Whitman, Poizner Square Off in SoCal Debate

By Juliet Williams and Michael R. Blood
|  Wednesday, Sep 29, 2010  |  Updated 5:41 PM PDT
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Whitman, Poizner Square Off in SoCal Debate

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Meg Whitman, Steve Poizner

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The two Republicans seeking their party's nomination for governor sparred Monday over what kind of tax cuts would best stimulate California's faltering economy as they introduced themselves to would-be voters in the first debate of the primary campaign.

Former eBay chief executive Meg Whitman said California should eliminate taxes on manufacturing and startups as a way to create jobs.

Her rival, state Insurance Commissioner Steve Poizner, is advocating a "10-10-10" plan that would cut income, sales and corporate taxes by 10 percent. He said Whitman's targeted tax cuts would not go far enough and allow lawmakers in the state Capitol to pick which industries and people benefit most.

"Only massive overhaul will do," Poizner said. "That's why one of the centerpieces of my campaign is to cut taxes broadly across the board."

Whitman called that approach irresponsible, given the $20 billion budget deficit projected for California through June 2011.

"That will be a $30 billion deficit -- $10 billion on top of the $20 billion we already have," she said of Poizner's approach. "We cannot afford it."

Monday's debate, organized by the conservative Orange County-based group New Majority California, offered both candidates an opportunity to introduce themselves to voters who know little about them.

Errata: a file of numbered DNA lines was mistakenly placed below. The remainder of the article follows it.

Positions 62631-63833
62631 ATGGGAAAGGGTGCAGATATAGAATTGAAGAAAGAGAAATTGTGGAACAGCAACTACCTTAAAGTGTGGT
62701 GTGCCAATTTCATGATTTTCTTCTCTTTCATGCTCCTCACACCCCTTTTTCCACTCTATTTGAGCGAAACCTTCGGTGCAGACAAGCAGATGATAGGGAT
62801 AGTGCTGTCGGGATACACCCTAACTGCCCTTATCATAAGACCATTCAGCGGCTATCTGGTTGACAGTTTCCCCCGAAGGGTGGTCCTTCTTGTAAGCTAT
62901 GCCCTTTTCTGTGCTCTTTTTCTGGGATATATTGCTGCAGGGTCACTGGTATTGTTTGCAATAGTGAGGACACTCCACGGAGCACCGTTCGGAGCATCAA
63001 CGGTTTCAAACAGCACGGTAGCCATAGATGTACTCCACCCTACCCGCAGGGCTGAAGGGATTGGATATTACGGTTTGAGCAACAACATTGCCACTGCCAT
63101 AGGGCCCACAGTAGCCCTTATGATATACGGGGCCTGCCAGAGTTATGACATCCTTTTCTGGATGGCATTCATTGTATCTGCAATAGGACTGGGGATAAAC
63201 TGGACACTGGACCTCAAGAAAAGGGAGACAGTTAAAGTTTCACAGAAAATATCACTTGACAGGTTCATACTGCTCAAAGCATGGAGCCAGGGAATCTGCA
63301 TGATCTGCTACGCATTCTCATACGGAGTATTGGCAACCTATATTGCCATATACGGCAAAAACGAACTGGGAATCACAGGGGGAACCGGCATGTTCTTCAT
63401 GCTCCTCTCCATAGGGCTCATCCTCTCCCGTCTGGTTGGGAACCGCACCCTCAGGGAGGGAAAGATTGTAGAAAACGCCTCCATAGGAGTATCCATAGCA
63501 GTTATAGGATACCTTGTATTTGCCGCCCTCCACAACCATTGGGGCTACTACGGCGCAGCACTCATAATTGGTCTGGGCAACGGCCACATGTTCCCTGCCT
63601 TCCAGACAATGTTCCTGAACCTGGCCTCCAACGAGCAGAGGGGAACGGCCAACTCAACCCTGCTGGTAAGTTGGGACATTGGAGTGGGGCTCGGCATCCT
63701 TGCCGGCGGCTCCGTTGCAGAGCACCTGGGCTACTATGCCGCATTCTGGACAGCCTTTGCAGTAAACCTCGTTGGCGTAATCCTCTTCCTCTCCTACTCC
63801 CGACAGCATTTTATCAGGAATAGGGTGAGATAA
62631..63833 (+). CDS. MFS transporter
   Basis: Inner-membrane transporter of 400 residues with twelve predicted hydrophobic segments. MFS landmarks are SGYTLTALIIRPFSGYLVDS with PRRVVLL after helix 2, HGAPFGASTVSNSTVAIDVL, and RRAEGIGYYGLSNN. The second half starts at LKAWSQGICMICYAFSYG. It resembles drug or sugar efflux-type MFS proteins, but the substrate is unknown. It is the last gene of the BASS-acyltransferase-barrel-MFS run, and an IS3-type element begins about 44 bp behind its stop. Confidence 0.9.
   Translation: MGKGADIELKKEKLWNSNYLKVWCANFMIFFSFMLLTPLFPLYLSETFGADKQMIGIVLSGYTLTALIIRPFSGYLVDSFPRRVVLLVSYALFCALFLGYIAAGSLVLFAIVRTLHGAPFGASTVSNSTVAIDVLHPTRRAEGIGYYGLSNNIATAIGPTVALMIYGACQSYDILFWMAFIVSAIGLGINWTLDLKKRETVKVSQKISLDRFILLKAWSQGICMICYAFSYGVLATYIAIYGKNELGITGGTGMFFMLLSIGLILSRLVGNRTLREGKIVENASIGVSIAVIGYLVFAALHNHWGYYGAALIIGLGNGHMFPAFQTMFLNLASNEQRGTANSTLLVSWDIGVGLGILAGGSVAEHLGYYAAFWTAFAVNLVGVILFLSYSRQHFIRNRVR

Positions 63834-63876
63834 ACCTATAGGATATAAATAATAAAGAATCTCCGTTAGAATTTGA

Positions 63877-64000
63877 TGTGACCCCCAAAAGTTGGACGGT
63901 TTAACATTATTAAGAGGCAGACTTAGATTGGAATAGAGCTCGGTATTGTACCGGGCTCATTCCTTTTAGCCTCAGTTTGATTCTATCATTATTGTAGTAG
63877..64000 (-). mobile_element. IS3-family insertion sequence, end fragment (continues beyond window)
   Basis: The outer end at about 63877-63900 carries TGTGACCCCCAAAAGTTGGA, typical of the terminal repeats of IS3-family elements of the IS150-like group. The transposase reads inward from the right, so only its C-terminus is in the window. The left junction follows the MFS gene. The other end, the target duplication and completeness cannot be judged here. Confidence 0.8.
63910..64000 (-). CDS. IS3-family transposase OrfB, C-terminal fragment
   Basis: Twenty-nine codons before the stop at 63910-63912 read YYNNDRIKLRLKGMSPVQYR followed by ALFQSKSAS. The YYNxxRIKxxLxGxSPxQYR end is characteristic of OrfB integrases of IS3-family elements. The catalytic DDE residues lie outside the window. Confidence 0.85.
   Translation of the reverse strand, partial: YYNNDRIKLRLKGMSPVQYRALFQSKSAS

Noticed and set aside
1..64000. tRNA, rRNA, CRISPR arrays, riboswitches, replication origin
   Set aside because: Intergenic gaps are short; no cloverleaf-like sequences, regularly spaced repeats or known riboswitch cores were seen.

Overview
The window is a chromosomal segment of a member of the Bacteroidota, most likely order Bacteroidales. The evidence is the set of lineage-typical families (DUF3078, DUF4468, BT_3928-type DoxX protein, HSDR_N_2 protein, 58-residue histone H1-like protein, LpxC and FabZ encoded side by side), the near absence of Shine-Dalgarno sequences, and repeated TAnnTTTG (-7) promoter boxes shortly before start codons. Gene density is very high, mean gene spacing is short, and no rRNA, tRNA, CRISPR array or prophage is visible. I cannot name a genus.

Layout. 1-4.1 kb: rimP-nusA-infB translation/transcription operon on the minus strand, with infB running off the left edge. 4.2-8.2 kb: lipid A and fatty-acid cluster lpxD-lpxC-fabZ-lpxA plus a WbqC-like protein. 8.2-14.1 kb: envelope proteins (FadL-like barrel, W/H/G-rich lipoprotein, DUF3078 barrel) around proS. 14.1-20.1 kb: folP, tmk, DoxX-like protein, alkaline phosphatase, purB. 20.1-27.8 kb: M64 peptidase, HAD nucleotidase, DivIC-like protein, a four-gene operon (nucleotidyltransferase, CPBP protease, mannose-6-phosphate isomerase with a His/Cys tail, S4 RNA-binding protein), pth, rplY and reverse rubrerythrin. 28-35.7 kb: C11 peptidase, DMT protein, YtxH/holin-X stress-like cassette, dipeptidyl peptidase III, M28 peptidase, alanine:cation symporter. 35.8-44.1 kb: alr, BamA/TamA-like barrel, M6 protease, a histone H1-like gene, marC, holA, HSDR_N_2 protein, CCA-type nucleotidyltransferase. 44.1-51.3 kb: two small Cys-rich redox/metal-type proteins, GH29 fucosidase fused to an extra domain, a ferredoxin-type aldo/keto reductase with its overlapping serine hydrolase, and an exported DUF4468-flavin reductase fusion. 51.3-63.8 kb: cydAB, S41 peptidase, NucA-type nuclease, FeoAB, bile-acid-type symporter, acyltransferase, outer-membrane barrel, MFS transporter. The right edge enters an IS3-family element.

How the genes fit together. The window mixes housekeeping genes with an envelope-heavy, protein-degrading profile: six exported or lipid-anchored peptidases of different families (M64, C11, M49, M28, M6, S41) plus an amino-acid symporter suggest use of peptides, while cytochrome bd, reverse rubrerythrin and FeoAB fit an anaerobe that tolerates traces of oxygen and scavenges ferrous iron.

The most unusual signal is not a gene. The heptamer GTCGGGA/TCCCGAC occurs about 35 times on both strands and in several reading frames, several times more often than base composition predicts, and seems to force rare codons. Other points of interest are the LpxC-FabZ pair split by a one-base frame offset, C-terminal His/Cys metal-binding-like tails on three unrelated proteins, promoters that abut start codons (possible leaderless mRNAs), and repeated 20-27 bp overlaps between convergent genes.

Whitman, a billionaire, has a lead in early polling after spending millions of dollars on television and radio advertising. Poizner, a Silicon Valley multimillionaire, has criticized her for running a tightly choreographed campaign and, until recently, keeping her distance from reporters.

The winner of the June 8 GOP primary will face state Attorney General Jerry Brown, a former two-term governor who has no serious challenger in the Democratic primary.

Whichever Republican emerges to run against Brown in the general election faces an immediate challenge. Republicans represent less than a third of registered voters statewide, meaning Whitman or Poizner will have to take more centrist views if they hope to appeal to the 20 percent of California voters who are registered as independents.

Both GOP rivals have focused their campaigns on taming the state's annual budget deficits and creating private-sector jobs. They're counting on those themes resonating with voters angry over lost jobs and a persistent national recession.

Gov. Arnold Schwarzenegger, a Republican, is in the last year of his second and final term.

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